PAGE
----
As Vermont reopens, Vermont Adaptive Ski and Sports is paying attention to those it’s reopening for.

The organization announced this week that it had received a $75,000 “Summer Matters for All” grant to provide outdoor recreation opportunities this summer to young people with disabilities.

“We want any kid K-12 with a disability throughout Vermont to come and play with us whenever they want because it’s free,” VASS representative Kim Jackson said.

VASS is most famous for its winter activities, but has run summer programs since 1996 including canoeing, kayaking, paddle boarding, mountain biking and hiking.

“We do summer camps” Jackson said. “We do wellness camps. ... In the summers, there’s a lot of families that come here. It may be a family that has one person that has a disability, but they all want to go kayaking or they all want to go hiking.”

Jackson said the grant will cover up to 1,500 lessons and outings at no cost statewide. She said she did not want to compare to 2020’s numbers because the pandemic rendered it an outlier, but that in 2019 they did 840 outings or lessons — none for free. Programs will be offered in Rutland, Chittenden and Washington counties.

“The kids had a rough year for school,” Jackson said. “They need to be out and about and socializing with their friends. ... Our participants are a vulnerable population because of their disabilities so they were affected pretty hard.”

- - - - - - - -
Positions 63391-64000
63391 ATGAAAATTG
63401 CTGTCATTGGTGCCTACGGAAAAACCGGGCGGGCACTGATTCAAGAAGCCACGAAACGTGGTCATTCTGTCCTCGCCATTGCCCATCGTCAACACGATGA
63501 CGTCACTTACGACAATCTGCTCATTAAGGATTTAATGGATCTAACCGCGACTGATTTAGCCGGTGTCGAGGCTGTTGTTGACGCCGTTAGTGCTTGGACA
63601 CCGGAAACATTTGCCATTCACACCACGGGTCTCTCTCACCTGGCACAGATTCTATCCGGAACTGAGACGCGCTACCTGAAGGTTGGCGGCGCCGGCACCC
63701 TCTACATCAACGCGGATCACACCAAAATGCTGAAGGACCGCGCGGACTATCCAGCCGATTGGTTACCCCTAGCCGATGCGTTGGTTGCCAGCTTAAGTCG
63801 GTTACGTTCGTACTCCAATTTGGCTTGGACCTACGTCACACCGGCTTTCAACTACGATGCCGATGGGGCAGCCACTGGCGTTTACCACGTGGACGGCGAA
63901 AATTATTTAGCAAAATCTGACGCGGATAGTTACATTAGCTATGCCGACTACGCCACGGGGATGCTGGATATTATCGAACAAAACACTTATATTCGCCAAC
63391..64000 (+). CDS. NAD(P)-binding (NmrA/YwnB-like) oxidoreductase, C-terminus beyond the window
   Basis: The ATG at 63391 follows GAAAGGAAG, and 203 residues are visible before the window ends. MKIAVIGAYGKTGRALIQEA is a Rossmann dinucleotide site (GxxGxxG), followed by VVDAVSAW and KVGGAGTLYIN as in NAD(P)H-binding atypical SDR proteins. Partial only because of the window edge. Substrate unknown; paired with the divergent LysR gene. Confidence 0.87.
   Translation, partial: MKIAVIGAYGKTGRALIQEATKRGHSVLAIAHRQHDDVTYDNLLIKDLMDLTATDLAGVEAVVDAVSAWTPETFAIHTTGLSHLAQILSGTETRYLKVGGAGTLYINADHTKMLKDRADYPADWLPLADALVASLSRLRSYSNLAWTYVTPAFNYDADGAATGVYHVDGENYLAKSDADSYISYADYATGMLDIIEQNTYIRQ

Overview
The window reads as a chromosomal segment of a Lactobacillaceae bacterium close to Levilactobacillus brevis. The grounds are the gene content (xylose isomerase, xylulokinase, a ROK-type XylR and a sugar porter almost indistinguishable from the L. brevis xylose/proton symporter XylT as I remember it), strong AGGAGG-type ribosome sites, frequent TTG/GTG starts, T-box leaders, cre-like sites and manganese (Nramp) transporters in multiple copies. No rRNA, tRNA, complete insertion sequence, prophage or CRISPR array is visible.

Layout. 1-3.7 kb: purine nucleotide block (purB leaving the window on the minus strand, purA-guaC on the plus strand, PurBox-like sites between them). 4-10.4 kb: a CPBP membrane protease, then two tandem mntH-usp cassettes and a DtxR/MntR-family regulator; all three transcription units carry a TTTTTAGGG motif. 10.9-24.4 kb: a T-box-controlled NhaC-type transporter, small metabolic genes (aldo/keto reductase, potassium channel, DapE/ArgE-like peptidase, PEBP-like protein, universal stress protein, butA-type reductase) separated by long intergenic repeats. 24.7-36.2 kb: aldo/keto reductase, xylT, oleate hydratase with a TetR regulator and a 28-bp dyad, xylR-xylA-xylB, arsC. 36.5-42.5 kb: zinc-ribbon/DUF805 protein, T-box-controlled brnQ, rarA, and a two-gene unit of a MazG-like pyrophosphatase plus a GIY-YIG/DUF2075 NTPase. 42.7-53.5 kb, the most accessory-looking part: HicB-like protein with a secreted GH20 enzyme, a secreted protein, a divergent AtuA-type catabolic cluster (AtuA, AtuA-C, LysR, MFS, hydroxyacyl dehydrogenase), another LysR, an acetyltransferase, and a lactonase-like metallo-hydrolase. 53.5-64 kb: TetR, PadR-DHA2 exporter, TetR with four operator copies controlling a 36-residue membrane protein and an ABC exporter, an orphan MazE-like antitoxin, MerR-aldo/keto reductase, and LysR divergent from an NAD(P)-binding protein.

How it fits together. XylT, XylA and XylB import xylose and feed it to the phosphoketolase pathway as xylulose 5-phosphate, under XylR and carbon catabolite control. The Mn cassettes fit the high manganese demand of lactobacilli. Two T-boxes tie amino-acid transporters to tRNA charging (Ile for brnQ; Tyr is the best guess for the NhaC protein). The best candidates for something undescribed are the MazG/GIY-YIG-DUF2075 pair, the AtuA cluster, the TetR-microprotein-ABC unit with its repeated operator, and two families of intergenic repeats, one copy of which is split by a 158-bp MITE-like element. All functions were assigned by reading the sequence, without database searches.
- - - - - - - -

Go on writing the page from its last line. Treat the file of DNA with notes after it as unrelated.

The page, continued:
On top of that, the grant will cover an apprenticeship program for youths interested in becoming junior instructors for VASS.

“We have about 400 volunteers right now who are 18 and older,” Jackson said. “We’ve been looking towards trying to get younger kids involved. ... If they get involved at that age, we hope they’ll continue on and be volunteers with us when they turn 18.”

Cassie Willner, representative for Vermont Afterschool, a nonprofit working on the grant program, said there was a huge need for such services for youths with disabilities.

“Out of the grant applications, we’re really excited to have this chance, through Vermont Adaptive, to support youth in Vermont,” she said. “It’s a great program, and we’re glad to help.”

Kim Peters, Rutland’s recreation superintendent, said VASS is so effective that she rarely even needs to refer people to them because the population that needs their services knows how to find them. She said she expects to have some talks about using city facilities for the summer program.

“The Rec is there to support them in any way we can,” she said.


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City Reporter

Gordon has been a reporter for the Rutland Herald for nearly 20 years. A Castleton State College graduate, he's covered beats from the West county to the city, cops and courts and everything in between.

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